When it comes to selling a game on PC, there really is only one viable platform, Steam. Whilst there are many great competitors, they all pale in comparison to the install base Steam boasts. Depending on how you look at it, fortunately or not, a large component of the active Steam user base is considered hardcore gamers. Which in the case of Cloney, are definitely not the target market, and as I learned were not so receptive to a casual game.
Enter the haters.
It was this market segment difference which provided some of the more colourful comments about the game that I have received. It’s an unfortunate demonstration of stereotypes which I’m not even going to address. It took some restraint not to respond to some of the more hate filled comments that users were posting about the game being a clone of Flappy Bird. However, I did find some solace in the fact that most of those commenters didn’t realize the irony of the name Cloney, nor did they understand any of the sarcasm present in any of the quickly generated marketing material.
At a cost of $100.00 to be able to submit a game to Steam’s Greenlight review process, and an already stretched budget, making the decision to put Cloney on Greenlight was one which I still don’t think was worth it.
Mac App Store
This was surprisingly one of the best decisions that I made when it came to the deployment plan.
While distribution on Windows and Linux based machines still is primarily dependant on Steam, Apple has provided an easy way for developers to get their title out with a rather simple process. It took very little work to include the plugins purchased to accommodate for the mac platform release, and within a few days (5) of submitting the signed application to the Mac App Store for review, I received a successful approval, and within hours sales started happening. Of course, this was a bit of a stressful situation as the version that was approved was a few versions back from the current iOS version and I hadn’t even submitted a feature parity update for review yet.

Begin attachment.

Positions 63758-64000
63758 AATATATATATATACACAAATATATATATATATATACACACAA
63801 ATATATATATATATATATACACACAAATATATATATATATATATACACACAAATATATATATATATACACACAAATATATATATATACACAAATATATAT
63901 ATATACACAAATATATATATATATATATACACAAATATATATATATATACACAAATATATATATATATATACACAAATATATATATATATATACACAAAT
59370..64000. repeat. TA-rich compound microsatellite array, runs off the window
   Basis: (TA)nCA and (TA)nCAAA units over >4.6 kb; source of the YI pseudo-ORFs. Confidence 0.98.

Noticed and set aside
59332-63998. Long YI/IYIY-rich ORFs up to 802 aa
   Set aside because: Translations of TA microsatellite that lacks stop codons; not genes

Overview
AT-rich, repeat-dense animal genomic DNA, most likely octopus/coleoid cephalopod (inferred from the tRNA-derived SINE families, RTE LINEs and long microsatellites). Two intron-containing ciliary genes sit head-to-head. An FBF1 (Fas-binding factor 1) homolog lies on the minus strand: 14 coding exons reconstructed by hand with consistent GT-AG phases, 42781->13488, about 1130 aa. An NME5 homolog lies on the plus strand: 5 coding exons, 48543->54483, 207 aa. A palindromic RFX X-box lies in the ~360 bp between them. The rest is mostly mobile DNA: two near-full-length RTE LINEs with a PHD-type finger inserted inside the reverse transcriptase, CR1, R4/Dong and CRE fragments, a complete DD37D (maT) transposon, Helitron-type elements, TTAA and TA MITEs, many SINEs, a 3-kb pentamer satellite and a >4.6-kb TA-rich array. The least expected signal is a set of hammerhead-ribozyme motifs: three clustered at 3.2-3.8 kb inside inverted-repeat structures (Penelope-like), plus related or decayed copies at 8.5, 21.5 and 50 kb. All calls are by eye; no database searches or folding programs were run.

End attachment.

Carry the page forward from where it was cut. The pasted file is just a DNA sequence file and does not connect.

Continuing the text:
iOS App Store
The process of getting your game into the iOS App Store is quite simple nowadays (ya I said that, and some of you will know what I mean), however we ran into something which we did not expect causing our initial rejection. I missed a new rule for iOS 7 where purchases or even leaving an application (like I do for the worldwide leaderboard) must fall behind a “parental gate” if your application is marked as “Made for Kids”. Clearly, Cloney was made for kids, so of course I flagged it as that in the submission, and as such paid the cost (7 days!) of not having adequately reviewed the rules. Doh!
I scoured the internet for different examples of parental gates, and found that there was no exact standard. Apple had a subjective decision over what satisfied their requirement for a parental gate. There were some methods that other applications had used that had been approved, so I started there. My first attempt was to create 3 random numbers displayed on screen that had to be tapped in increasing order. This mechanic had been used prior, and seemed to be the quickest and cleanest to implement, however it seemed too simple. So I increased the required numbers to 4 and away I went.
The iOS version of the game is supported by iAds. However, for the same price as purchasing the game on non ad supported platforms ($0.99) they can be removed. Giving the purchaser that warm and fuzzy feeling of supporting a good cause (yay!). Having to “approve” In-App Purchase (IAP) items for submission separate from your main application can be daunting the first time a round; even now I still forget to approve them when I go to submit something, only to have it rejected because of it.